Since we had enjoyed the Muslim Quarter so much the day before, we headed back there (only a few minutes walk) and wound up having a progressive dinner, each person choosing a different dish. Jordan had a greasy egg and scallion pancake ($1.30), and Felix had some cold sesame noodles ($2). We wandered the bazaar, picking up a few items that we had wanted. Neil was very happy with his new NorthFake backpack ($22) and the Turtles bought Hannah a customized handmade calligraphy saying “The Hall of Supreme Procrastination” loosely translated into Chinese. We also found chopsticks and stuffed pandas at bargain prices, and everyone ended the night happy. We bargained our tuktuk down to the same 10 RMB ($1.66) that it cost us to get there and after some more wifi time in the lobby, turned in for the night.


Wednesday morning, after packing up and checking out, it was time for our finale with Hannah and Neil, and as is our custom, a parting brunch was in order. We left our big bags at the front desk and walked over to Jamaica Blue. A bastion of Western culture, this cafe and hostel is tucked off a side street in central Xi’an. We were all so happy to read the options on the English menu, that it was hard to make a choice. Coffees all around, of course, were accompanied by yummy food. Hannah had a chicken sandwich, Neil went for the “Big Breakfast”, and the Turtles shared eggs florentine with smoked salmon and a roasted veggie sandwich ($32 per couple). While this was one of the most expensive meals we’ve had in months, sometimes you just have to have what you want. This was a small consolation for our sad parting with Hannah and Neil who left from brunch to fly to Hong Kong. We are so happy that they came to join us, and we really enjoyed our time together. Maybe we will travel together again someday.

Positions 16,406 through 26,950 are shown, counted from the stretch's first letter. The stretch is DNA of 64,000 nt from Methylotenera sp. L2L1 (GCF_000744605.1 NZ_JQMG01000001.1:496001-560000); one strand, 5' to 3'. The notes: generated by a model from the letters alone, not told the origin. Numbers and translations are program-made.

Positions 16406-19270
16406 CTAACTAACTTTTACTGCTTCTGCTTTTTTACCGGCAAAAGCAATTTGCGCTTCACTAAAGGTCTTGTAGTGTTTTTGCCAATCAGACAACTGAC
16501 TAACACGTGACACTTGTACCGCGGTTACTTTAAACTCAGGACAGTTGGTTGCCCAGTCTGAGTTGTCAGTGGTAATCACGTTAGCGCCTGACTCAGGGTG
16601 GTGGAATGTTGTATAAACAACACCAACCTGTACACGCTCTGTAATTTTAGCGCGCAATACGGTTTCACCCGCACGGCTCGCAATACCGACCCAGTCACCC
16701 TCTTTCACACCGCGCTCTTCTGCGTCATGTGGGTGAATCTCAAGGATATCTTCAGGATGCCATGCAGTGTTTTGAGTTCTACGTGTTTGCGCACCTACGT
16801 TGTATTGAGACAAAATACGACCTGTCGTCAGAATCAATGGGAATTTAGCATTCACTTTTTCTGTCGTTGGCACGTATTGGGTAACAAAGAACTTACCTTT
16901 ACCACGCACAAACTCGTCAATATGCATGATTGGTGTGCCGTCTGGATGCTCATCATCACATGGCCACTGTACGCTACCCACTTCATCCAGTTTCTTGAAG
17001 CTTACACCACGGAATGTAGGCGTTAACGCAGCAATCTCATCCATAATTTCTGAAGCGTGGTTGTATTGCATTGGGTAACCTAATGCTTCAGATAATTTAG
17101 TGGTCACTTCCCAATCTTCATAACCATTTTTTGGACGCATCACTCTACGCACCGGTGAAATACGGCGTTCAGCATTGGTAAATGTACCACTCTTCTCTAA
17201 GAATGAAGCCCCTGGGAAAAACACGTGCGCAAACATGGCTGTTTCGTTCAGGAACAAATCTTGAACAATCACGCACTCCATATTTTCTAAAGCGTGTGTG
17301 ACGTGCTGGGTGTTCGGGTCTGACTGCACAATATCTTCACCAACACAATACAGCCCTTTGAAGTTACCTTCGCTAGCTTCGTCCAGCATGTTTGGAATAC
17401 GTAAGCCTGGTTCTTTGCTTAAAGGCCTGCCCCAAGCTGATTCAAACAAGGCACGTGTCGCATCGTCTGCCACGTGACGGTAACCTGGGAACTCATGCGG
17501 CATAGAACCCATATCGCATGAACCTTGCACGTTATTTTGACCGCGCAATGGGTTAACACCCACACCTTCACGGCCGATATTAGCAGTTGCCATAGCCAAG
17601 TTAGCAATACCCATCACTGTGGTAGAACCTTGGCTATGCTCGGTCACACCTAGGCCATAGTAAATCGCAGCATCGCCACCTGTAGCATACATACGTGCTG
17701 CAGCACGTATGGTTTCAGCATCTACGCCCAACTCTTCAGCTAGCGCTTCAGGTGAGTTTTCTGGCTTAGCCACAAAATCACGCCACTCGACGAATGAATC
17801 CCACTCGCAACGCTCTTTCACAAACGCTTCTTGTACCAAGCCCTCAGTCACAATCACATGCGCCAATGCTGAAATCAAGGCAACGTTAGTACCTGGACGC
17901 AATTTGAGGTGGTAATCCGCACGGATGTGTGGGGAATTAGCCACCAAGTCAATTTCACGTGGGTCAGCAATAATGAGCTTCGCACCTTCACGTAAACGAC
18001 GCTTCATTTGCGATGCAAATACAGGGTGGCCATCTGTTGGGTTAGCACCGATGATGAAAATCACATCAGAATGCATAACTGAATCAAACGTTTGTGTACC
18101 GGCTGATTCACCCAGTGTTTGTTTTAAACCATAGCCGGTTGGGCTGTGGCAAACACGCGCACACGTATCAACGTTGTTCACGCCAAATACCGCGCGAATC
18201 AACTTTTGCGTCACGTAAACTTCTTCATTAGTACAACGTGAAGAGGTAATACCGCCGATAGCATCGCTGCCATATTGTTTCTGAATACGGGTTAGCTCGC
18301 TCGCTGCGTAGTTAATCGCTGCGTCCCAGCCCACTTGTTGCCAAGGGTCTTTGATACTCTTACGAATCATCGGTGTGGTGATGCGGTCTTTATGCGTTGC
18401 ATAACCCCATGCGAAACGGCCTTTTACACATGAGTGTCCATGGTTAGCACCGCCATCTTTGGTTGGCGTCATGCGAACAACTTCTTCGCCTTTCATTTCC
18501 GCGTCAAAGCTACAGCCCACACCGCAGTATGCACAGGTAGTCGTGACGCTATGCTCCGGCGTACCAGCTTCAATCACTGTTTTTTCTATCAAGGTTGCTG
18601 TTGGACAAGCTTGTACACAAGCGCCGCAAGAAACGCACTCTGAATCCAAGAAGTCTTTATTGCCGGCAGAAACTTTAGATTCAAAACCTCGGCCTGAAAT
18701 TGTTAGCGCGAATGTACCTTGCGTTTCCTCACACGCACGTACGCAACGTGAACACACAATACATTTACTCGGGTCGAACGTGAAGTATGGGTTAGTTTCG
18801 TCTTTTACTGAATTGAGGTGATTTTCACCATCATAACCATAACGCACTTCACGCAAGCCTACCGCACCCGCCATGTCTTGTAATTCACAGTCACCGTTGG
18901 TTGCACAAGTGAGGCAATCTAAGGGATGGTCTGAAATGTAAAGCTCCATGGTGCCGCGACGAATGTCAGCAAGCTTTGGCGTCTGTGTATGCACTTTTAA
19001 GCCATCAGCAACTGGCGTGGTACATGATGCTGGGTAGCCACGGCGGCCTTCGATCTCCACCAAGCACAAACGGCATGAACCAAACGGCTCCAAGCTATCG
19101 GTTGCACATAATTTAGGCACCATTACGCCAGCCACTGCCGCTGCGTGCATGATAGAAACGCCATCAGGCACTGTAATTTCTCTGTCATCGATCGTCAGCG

The rest of our day was spent planing for the next stop on our journey and stocking up on supplies. After staying at Jamaica Blue for a couple of hours, we wandered back to the Wanda Mall, where we visited the supermarket and got some dinner ($10 for braised eggplant, cucumber salad and rice). We returned to the Ibis Hotel one last time to collect our bags and took the bus to the train station. A little nervous about sharing a 4 person soft sleeper ($50 per person) with strangers, we were relieved to find an elderly lady and a quiet young man as our companions. They both went to sleep right away while we blogged and watched an episode of Smash. We went to sleep around midnight, and were woken by the sound of our companions leaving the train at around 7am. We went right back to sleep, and were very happy to have the cabin to ourselves for the remainder of the journey. Considering that the train was delayed by a few hours, it was especially fortunate that the cabin was all ours for the whole morning before arriving in Chengdu in the afternoon.